I am sure we can all agree that inclusion is an approach that values and respect all individuals within a community by creating opportunities for the child to be present, participative, and successful. This child was given a label of dangerous to others and asked to leave the community without the opportunity to ever be a part of the community. Despite being asked to leave on day one, she was not picked up until almost 48 hours later due to struggles with transportation. However, the label given to this child by the staff members became the very barrier that created an unsuccessful opportunity. Once staff assumed she was dangerous building a positive relationship was not an easy feat instead a negative connection was formed which led to the continuation of ‘inappropriate’ behaviours. The opportunity to be present within the community was taken from her as she spent most of her time with the Director or Assistant Director indoors away from the group during this waiting period (from the initial call to be picked up and the actual pick up). I believe in this situation an initial assumption or opinion by staff became a barrier for this child and her success at Camp XYZ. Blinders came on that said she pushes, she spits, and she hits. Opportunities built for accessibility and inclusivity should never have staff put on blinders, they may be challenged and unsure of a path forward, but they ought not to view the child as a problem to remove. Counsellors and leaders should be trained to meet diverse needs, understand supports & diversity, and understand the power of building relationships & expectations. This child had not one adult to connect with that saw her for who she is as an amazing person. She had people with her that were waiting for someone to pick her up because she was labeled aggressive and dangerous to others. Children are unpredictable, especially our most vulnerable children. Why was there no support put in place to counter the unknowns of new campers? Time should have been given to get to know this camper, to ensure she understood expectations, felt comfortable in the new community, and for this little girl to build a positive relationship with staff members & other campers. Programs that are designed to be inclusive, that build one’s independence and develop personal skills take time, dedication, and understanding.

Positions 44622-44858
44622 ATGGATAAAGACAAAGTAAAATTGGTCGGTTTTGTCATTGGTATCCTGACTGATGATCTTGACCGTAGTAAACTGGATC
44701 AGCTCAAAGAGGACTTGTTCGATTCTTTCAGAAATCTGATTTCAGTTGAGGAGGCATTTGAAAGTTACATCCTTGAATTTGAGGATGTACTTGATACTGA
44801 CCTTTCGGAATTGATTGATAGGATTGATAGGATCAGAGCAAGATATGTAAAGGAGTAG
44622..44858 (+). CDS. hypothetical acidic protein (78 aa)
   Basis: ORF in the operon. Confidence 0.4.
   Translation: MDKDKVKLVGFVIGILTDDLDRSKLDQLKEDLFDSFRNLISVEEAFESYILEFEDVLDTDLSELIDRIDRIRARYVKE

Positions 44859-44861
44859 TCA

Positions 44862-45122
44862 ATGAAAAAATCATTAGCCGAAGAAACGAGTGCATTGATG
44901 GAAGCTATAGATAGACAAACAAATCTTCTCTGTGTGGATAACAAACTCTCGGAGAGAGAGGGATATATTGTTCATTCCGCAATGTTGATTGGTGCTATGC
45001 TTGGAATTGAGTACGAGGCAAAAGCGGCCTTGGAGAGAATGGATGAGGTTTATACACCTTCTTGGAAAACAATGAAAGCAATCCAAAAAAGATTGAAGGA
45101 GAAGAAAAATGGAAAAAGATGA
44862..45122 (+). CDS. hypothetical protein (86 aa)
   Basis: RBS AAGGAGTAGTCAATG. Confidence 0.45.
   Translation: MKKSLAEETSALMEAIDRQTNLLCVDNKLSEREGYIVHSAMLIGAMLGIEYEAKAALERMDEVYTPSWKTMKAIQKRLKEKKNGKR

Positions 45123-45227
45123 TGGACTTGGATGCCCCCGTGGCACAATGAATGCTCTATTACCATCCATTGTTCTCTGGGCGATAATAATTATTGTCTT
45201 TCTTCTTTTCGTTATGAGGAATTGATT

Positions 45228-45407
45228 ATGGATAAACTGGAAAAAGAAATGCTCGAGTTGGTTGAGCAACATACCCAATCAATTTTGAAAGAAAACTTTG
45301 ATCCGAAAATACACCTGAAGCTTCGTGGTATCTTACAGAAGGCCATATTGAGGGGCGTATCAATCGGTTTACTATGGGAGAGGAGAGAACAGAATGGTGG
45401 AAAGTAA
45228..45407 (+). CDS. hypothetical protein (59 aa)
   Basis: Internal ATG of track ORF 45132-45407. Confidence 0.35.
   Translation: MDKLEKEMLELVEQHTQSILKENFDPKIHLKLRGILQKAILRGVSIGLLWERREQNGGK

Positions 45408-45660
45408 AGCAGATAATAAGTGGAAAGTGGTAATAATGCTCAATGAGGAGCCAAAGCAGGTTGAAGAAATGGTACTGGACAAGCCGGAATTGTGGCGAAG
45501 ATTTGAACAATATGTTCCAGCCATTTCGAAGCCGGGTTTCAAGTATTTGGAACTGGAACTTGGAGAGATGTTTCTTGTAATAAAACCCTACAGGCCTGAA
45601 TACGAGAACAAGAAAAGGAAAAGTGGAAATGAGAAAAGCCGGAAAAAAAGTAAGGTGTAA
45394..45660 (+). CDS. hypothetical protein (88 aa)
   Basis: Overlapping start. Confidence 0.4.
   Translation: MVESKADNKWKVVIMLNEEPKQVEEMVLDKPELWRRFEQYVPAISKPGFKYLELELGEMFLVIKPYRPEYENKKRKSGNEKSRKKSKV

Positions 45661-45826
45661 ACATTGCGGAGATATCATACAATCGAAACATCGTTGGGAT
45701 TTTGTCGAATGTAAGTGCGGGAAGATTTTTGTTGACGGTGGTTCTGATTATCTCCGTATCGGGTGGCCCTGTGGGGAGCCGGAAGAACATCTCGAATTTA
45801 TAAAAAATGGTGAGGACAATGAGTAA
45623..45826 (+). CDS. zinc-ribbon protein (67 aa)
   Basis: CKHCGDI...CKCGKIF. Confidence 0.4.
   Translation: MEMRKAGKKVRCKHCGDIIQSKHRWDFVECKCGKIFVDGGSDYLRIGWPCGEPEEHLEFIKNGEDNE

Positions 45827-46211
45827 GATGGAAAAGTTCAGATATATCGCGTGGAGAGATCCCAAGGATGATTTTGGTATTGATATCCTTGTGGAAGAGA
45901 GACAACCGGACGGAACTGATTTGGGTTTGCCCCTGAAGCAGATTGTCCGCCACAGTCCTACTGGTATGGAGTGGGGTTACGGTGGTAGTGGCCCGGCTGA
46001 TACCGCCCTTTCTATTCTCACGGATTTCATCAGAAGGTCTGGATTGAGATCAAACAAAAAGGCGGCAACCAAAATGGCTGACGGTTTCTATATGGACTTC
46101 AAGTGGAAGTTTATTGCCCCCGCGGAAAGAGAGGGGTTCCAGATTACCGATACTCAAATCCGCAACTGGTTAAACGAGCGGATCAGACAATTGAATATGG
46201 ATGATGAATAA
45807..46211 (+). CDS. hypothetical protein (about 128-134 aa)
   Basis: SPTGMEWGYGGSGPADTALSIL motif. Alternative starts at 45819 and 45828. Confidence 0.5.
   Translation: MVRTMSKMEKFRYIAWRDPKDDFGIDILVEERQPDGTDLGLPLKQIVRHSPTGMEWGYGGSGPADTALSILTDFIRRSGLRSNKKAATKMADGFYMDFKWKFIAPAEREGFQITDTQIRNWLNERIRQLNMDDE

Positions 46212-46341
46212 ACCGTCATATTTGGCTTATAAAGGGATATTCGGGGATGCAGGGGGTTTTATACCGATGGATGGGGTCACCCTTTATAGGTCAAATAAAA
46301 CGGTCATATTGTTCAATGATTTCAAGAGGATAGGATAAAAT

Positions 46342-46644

I am very sorry that this situation happened, This child is amazing and could have benefitted from your program. She does require a lot of support. She is a little girl with who requires significant supports to navigate new situations, English is not her first language (I think it is her third!), and she comes from a relatively new to Canada family. This camp was an opportunity to support her development, her independence, and allow her a little fun. I hope it is a learning opportunity for staff to develop a broader understanding of inclusion and creating barrier-free communities. Inclusion is not something that just happens because we say we are inclusive. Inclusion is an approach to society that provides opportunities that value all individuals for who they are by reducing barriers as a means to increase accessibility.'